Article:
Their defiant attitude firmly established, N.W.A.’s members became premier performers of “gangster” rap, an arm of rap music that chronicles often violent and squalid urban conditions without preaching. As M.C. Ren explained in Rolling Stone, “We don’t go around telling people, ‘Don’t do drugs,’ or preaching safe sex, cause everybody’s gonna do what they want regardless.”
The group’s subject matter and its lyrics, rife with four-letter words and sexual suggestion, have aroused heated controversy among critics. Some reviewers feel that N.W.A. glamorizes gang violence. In the Washington Post, David Mills wrote: “The hard-core street rappers defend their violent lyrics as a reflection of ‘reality.’ But for all the gunshots they mix into their music, rappers rarely try to dramatize that reality—a young man flat on the ground, a knot of lead in his chest, pleading as death slowly takes him in. It’s easier for them to imagine themselves pulling the trigger.” On the other hand, Wichita Eagle-Beacon correspondent Bud Norman noted that while N.W.A.’s members refuse to condemn the violence they describe, “they don’t make it sound like much fun…. They describe it with the same non-judgmental resignation that a Kansan might use about a tornado.”
Ice Cube answered the charges against N.W.A.’s lyrics. “We’re not trying to make a buck off of violence,” he told the Richmond Times-Dispatch. “We’re not on the good side or the bad side of anything. We’re in the middle, like a reporter would do. We tell [listeners] what’s going on. If you want to go bad, you got to deal with the consequences.” He added: “If you don’t like it, if you don’t understand it, don’t buy the records. Don’t come to the concert.”
After Straight Outta Compton Ice Cube left the group to pursue a solo career—allegedly, according to Rolling Stone, because of a financial dispute. Because Ice Cube had written many lyrics, the group’s 1991 album, Efil4zaggin, marked a new direction for N.W.A. Nonetheless, the new release occupied the number one spot on the charts without a hit single or play on radio stations and MTV. Once again, the group caused controversy. The title of the album, read backwards is Niggaz4life. Although the group’s members refer to themselves with this word, many find it offensive. In addition, N.W.A.’s references to women—most often as bitches—caused an uproar. As Alan Light in Rolling Stone remarked, “the second half of the album … stands as a graphic, violent suite of misogyny unparalleled in rap.” Former member Ice Cube was also the target of N.W.A.’s insults with one song, “B.A.”—for traitor Benedict Arnold—aimed at him.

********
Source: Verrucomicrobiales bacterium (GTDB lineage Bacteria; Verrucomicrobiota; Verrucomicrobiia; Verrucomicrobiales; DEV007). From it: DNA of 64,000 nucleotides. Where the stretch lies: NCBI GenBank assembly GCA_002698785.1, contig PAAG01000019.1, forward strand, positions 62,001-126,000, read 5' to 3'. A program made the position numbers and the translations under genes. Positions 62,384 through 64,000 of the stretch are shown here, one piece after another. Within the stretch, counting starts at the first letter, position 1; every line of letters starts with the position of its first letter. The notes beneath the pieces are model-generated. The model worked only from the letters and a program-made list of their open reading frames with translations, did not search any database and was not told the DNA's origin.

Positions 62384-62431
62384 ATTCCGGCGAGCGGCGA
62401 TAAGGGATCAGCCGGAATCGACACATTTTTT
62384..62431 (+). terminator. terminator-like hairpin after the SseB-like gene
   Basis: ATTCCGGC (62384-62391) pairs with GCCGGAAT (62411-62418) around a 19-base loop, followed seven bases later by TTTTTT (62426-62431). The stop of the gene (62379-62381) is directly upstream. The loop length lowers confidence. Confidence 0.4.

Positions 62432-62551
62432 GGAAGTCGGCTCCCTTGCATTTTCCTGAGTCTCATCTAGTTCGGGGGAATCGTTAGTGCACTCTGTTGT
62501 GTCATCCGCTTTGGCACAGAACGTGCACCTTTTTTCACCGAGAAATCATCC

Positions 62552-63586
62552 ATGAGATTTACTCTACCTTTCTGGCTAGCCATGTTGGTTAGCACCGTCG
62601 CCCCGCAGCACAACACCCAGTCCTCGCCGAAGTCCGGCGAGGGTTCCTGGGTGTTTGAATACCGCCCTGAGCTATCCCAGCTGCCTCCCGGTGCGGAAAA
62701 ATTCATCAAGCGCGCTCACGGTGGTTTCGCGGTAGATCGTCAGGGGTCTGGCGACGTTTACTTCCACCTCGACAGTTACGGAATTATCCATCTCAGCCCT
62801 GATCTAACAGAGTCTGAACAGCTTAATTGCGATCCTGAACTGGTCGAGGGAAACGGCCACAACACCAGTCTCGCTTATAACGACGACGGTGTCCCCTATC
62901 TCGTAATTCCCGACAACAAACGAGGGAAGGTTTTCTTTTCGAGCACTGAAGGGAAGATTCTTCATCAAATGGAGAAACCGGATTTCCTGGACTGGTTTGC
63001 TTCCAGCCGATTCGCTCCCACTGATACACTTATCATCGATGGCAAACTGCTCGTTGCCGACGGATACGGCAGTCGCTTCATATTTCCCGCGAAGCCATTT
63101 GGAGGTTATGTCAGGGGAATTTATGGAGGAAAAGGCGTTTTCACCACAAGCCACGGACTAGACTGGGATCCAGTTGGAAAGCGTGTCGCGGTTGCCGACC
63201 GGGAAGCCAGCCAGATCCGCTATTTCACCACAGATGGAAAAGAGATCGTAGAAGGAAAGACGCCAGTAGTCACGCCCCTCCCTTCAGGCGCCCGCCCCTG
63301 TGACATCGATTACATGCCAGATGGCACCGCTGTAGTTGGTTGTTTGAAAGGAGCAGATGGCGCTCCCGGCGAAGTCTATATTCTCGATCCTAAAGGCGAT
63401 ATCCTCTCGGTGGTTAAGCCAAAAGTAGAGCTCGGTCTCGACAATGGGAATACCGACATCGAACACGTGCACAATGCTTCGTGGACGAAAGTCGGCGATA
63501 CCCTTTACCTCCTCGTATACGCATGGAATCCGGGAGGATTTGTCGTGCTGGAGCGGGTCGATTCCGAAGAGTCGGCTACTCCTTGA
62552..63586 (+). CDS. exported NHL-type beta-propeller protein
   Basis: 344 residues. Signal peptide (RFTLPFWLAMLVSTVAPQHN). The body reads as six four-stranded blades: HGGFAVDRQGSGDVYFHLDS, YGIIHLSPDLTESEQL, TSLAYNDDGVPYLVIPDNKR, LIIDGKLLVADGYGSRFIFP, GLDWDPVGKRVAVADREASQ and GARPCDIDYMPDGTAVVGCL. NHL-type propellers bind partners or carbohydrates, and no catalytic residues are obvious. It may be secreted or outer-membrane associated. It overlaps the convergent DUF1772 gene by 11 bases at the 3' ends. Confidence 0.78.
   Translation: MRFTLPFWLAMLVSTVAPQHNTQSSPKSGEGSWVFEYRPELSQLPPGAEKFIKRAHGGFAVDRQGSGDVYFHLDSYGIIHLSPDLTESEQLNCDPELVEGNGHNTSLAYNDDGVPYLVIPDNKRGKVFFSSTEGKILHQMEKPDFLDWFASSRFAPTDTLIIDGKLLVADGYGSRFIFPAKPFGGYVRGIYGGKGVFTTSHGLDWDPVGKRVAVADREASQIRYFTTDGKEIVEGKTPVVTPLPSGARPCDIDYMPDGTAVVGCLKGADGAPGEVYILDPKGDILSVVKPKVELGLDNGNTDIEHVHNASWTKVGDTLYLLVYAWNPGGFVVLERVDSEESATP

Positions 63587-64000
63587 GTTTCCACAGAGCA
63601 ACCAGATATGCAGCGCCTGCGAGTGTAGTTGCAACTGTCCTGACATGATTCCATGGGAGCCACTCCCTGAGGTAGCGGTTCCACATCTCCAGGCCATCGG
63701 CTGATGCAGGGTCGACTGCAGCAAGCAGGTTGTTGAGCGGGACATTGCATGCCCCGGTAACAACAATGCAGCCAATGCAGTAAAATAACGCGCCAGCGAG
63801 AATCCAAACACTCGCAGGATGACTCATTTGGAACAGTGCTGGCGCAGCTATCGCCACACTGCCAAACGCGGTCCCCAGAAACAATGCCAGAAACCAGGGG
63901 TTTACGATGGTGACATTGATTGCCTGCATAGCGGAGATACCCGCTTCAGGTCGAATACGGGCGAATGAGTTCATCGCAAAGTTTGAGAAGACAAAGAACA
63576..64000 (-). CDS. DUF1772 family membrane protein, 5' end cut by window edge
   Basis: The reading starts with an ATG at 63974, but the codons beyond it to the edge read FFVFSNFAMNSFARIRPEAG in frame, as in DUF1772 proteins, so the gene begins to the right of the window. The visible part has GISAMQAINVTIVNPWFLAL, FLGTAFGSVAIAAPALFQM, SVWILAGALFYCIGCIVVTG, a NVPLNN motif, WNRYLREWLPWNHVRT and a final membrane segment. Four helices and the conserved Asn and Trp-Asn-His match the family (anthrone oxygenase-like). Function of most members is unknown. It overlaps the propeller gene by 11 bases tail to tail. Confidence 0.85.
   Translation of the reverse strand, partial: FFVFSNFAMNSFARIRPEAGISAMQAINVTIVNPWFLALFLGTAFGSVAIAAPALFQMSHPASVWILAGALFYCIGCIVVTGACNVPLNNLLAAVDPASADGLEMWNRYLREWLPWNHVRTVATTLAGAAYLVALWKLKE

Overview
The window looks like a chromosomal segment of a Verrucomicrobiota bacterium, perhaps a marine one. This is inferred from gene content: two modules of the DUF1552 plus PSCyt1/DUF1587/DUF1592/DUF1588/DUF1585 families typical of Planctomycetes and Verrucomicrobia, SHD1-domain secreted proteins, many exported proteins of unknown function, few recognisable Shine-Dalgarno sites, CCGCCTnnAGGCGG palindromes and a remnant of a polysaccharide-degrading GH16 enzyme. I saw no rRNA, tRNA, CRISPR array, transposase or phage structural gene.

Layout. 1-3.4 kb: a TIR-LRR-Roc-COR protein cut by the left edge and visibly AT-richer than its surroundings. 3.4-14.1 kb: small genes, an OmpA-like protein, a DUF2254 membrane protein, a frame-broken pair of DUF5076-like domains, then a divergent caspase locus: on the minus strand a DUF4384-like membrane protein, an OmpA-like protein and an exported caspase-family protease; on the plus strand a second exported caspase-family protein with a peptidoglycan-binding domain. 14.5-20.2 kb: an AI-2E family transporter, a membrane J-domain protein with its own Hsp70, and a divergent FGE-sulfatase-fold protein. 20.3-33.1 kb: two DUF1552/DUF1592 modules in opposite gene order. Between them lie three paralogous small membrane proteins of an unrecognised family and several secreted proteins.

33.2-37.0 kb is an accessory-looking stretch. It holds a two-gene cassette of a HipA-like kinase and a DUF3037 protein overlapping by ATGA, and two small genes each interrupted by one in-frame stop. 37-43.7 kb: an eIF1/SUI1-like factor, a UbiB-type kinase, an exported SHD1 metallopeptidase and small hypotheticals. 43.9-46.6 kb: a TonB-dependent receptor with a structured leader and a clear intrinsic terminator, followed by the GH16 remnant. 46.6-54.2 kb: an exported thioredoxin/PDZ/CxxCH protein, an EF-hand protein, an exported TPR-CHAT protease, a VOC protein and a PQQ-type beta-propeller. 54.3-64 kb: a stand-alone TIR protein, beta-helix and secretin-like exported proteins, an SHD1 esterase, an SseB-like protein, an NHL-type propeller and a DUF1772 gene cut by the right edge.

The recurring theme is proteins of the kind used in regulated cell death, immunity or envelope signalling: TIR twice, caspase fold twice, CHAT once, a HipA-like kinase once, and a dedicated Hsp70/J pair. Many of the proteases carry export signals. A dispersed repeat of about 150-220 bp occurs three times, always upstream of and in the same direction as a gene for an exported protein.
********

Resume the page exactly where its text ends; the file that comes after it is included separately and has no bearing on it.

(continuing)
The unbridled success of Efil4zaggin among both black and white listeners startled and dismayed critics. The group earned substantial media attention as “experts” tried to explain N.W.A.’s appeal. Some suggested that the bad attitude and raunchy lyrics of what a reviewer for Time called a “rap mural of ghetto life, spray-painted with blood,” appealed to listeners. Helping to launch sales of the album was a new group of customers—white middle-class teenagers—who latched on to the hard-core sound of N.W.A. As M.C. Ren explained, “White kids have been seeing so many negative images of blacks in the media for most of their lives. Now they have a chance to see something real. White kids got hip.”
Straight Outta Compton, Ruthless Records, 1989.
100 Miles and Runnin’ (EP), Ruthless Records, 1990.
Efil4zaggin, Ruthless/Priority, 1991.
Houston Post, June 18, 1989.
Newsweek, March 19, 1990; July 1, 1991.
Orlando Sentinel, October 26, 1990.
Richmond Times-Dispatch, June 30, 1989.
Rolling Stone, June 29, 1989; August 8, 1991.
Time, July 1, 1991.
Washington Post, September 2, 1990; March 19, 1991.
Wichita Eagle-Beacon, August 3, 1989.
—Anne Janette Johnson